I’m a New Jersey landlord with a difficult tenant. I’ve given the tenant the proper New Jersey termination notice, but he still won’t leave. What next? What is the New Jersey eviction process?

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Jeffrey Johnson is a legal writer with a focus on personal injury. He has worked on personal injury and sovereign immunity litigation in addition to experience in family, estate, and criminal law. He earned a J.D. from the University of Baltimore and has worked in legal offices and non-profits in Maryland, Texas, and North Carolina. He has also earned an MFA in screenwriting from Chapman Univer...

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UPDATED: Feb 13, 2020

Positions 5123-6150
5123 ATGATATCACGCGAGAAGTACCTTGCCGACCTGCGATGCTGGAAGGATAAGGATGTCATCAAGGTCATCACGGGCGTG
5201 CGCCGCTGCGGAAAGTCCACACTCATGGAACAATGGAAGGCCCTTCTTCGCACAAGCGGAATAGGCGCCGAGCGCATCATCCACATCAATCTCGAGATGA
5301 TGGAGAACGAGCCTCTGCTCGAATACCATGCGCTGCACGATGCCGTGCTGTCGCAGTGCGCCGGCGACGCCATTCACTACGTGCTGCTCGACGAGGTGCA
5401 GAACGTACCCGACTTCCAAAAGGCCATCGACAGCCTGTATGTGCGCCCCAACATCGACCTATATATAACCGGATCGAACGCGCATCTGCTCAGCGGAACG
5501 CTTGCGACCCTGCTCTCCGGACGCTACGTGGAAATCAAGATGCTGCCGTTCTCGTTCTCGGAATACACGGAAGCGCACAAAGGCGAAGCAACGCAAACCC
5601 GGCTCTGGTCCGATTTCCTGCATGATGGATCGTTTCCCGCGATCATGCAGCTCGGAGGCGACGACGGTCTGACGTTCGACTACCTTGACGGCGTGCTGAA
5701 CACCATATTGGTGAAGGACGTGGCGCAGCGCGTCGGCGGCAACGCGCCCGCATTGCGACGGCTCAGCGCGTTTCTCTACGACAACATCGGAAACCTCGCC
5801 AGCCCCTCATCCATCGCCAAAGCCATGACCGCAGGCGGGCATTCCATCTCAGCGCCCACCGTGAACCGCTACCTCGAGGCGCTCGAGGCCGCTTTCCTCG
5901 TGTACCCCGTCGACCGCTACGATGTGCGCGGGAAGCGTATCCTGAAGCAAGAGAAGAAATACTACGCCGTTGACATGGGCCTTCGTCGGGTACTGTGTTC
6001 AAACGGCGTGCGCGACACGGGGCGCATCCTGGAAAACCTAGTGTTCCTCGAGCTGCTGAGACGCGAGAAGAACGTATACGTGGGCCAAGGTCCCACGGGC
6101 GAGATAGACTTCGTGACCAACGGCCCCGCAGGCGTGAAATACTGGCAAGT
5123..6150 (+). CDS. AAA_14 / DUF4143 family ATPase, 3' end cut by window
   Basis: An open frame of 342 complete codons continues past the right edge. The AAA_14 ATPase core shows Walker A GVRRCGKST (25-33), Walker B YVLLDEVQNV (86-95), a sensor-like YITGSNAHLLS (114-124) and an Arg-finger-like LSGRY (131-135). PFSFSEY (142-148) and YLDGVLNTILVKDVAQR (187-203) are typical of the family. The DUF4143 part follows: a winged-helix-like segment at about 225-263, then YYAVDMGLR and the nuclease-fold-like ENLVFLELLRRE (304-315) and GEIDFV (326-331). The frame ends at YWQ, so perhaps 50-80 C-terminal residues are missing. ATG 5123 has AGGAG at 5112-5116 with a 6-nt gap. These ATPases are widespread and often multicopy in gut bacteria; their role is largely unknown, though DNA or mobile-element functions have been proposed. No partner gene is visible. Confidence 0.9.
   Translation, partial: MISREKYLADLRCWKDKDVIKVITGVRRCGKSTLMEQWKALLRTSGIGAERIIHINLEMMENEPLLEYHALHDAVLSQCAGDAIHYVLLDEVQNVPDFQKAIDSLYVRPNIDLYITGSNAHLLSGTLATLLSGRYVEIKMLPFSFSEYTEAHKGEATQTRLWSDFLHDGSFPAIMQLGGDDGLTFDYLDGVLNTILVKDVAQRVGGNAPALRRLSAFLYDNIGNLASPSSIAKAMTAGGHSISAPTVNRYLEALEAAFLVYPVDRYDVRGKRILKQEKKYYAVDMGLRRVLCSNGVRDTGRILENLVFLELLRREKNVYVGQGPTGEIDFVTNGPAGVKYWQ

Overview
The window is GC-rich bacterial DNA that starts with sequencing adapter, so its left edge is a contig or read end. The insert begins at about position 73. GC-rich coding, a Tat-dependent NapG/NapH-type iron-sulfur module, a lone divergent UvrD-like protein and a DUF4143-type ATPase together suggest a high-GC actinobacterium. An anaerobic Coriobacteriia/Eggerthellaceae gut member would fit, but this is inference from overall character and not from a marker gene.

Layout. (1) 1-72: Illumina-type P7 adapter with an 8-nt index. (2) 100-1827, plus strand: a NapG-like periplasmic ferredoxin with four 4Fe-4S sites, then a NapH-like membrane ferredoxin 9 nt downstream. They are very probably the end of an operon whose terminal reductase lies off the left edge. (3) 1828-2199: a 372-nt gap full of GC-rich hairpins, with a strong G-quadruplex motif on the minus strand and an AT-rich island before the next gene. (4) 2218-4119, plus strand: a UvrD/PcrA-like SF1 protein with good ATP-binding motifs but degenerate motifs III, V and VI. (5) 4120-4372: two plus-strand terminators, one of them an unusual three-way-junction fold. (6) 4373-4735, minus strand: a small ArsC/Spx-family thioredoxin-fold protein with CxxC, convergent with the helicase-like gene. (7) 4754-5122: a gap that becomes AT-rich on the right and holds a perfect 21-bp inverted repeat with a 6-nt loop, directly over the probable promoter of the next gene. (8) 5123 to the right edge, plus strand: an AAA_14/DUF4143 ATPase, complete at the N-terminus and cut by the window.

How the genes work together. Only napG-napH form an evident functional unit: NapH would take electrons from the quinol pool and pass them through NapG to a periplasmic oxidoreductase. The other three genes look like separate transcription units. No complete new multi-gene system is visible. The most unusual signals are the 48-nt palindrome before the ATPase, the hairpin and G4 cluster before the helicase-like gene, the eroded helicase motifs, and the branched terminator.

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If you have already properly served the tenant with any one of the available New Jersey termination notices and the tenant still will not leave, you may begin a lawsuit by filing a complaint with the New Jersey Superior Court, Special Civil Part in the county of the premises (a filing fee may apply). A copy of the complaint will be served on the tenant by a Court Officer. At trial, after considering all the evidence brought by both you and the tenant, the judge will decide whom to grant possession of the property and what costs will be awarded. If the landlord wins, it will be 3 days before further action can be taken, but the landlord should not wait longer than 30 days. If the tenant does not leave, the landlord may then request that the court issue a warrant for possession, which will then be served on the tenant by a Court Officer, giving the tenant 3 additional days to vacate. If the tenant does not leave, the landlord may then arrange for a Court Officer to evict or lock out the tenant. There will be a fee for this action. Following the eviction, the landlord must let the tenant remove personal belongings from the premises. A landlord cannot keep a tenant’s belongings, but may arrange for their storage. If at any time you think you are in over your head, you can always seek the advice and counsel of a New Jersey evictions attorney.

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